Film Review: Thunderball
In 1965, Terence Young directed Thunderball, based on the 1961 novel of the same name by Ian Fleming, as the fourth film in the franchise. Starring Sean Connery, Adolfo Celi, Claudine Auger, Luciana Paluzzi, Rik Van Nutter, Bernard Lee, Guy Doleman, Martine Beswick, and Lois Maxwell, the film grossed $141.2 million at the box office
When Bond is sent to a clinic to improve his health, he discovers an unfolding plot to steal two atomic bombs from an Avro Vulcan. The resulting mission brings all 00 agents to Whitehall and Bond finds SPECTRE No. 2, Emilio Largo, demanding 100 million Pounds in flawless uncut diamonds in exchange for the bombs or else a major city will be destroyed.
A decent entry into the franchise, Thunderball gives audiences an interesting and deeper look at SPECTRE. Early on in the film, viewers get to see how the organization really operates with No. 1 (Blofeld) controlling all the operations. Here, it’s shown that in addition to the commanding boss that he was in From Russia with Love, he’s also a commanding manager, getting the information on all of the current schemes the organization is hatching. What's fascinating is that he’s also an intelligent manager, interrogating a henchman on the reasons of a drug trafficking ring turning in poor profits before killing the person that was really embezzling from him. It really bring home the point in the other film that he’s not one to be trifled with but also shows that he’s not stupid enough to just kill someone innocent to make a point to the guilty party. Furthermore, also showcases that failure of all kinds, not just failure to kill 00 agents, will be met with death.
At the same time, the film shows that the agents of SPECTRE aren’t always that bright or don’t always do the smartest things. Bond is sent to the health spa early on in the film where a SPECTRE agent is also taking some time off. The agent sees Bond and thinks that he’s been sent to investigate, so he just tries to kill Bond on his own volition. Had the agent not tried to do so, Bond would never have uncovered any suspicions of the plot and Largo just might have succeeded in his ploy. What this shows is that even though SPECTRE is everywhere and nowhere all at once, some of their agents really don’t have enough brains to check whether or not he’s being spied on. Yet, it could be that the agent knew who Bond was and there had previously been orders to kill him on sight. No matter what, SPECTRE seems to really underestimate Bond’s abilities. The agent tries to get rid of Bond alone despite the spy having a reputation for always succeeding.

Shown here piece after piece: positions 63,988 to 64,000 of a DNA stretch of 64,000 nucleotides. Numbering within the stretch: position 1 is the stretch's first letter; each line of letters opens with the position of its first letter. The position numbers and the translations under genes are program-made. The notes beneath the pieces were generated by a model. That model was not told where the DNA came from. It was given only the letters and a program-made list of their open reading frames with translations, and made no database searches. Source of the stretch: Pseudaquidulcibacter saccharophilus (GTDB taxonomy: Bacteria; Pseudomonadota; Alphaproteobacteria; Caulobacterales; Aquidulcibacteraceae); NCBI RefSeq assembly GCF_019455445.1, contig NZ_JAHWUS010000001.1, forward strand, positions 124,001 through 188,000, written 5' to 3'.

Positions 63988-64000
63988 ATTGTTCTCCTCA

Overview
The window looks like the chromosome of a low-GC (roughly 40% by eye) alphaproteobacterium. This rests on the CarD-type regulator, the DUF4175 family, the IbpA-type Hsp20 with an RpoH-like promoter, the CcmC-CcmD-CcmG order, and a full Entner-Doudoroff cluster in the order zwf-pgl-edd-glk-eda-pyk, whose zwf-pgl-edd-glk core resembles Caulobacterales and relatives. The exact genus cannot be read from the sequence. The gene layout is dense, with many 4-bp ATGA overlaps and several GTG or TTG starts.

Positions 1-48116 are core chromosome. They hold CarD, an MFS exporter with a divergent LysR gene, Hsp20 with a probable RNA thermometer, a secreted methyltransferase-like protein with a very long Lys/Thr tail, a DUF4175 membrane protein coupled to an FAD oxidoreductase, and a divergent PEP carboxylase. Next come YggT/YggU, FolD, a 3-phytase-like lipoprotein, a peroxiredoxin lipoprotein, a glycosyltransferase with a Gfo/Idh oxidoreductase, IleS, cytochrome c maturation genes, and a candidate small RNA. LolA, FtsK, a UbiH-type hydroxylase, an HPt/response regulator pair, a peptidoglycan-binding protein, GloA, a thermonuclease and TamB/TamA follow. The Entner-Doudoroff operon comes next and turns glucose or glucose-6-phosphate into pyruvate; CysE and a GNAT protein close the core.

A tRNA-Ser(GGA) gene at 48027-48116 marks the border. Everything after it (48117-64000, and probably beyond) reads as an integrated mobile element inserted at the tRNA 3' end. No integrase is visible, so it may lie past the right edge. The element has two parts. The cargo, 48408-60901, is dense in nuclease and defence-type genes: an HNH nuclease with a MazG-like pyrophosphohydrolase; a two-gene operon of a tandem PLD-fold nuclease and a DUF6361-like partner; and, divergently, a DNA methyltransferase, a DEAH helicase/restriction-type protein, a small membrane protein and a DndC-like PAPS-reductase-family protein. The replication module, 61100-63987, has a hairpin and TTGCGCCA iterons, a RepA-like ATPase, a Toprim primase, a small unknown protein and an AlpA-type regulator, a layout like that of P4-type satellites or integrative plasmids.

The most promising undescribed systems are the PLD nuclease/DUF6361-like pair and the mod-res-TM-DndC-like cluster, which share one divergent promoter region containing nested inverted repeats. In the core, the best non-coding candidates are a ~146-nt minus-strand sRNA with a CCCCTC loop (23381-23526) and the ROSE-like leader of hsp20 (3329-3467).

Largo as a Bond villain is also notable. Unlike Dr. No and Goldfinger, he doesn’t have any grand, flashy lair. Rather, it’s just a pretty nice yacht with a hydrofoil. Nevertheless, despite being pretty low key, he’s still pretty sadistic, with a shark pool and a reputation for torturing people using a lit cigar and a bucket of ice. Plus, he’s not stupid and can hold his own pretty well, coming so close to killing Bond that had Domino not shot him with a spear gun, he would have succeeded.
Still, the film really does show its age. While in 1965, the underwater battles might have been the best part of the film due to how grand and spectacular it looked, now they just seem slowly paced, over drawn and can get boring kind of fast. This doesn't stop it from being a good film, it just feels like it should get on with the plot.
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- Best Effects, Special Visual Effects
Golden Screen Awards
- Golden Screen
- Action Drama
- Action Performance (Sean Connery)
- Best British Art Direction (Colour)
Academy of Science Fiction, Fantasy & Horror Films Saturn Awards
- Best DVD/Blu-Ray Collection (Bond 50: The Complete 22 Film Collection)
Edgar Allan Poe Awards
- Best Foreign Film
IGN Summer Movie Awards
- Best Movie Blu-Ray (Bond 50 Box Set)
Golden Satellite Awards
- Best Classic DVD Release ("The James Bond DVD Collection," volumes 2 & 3)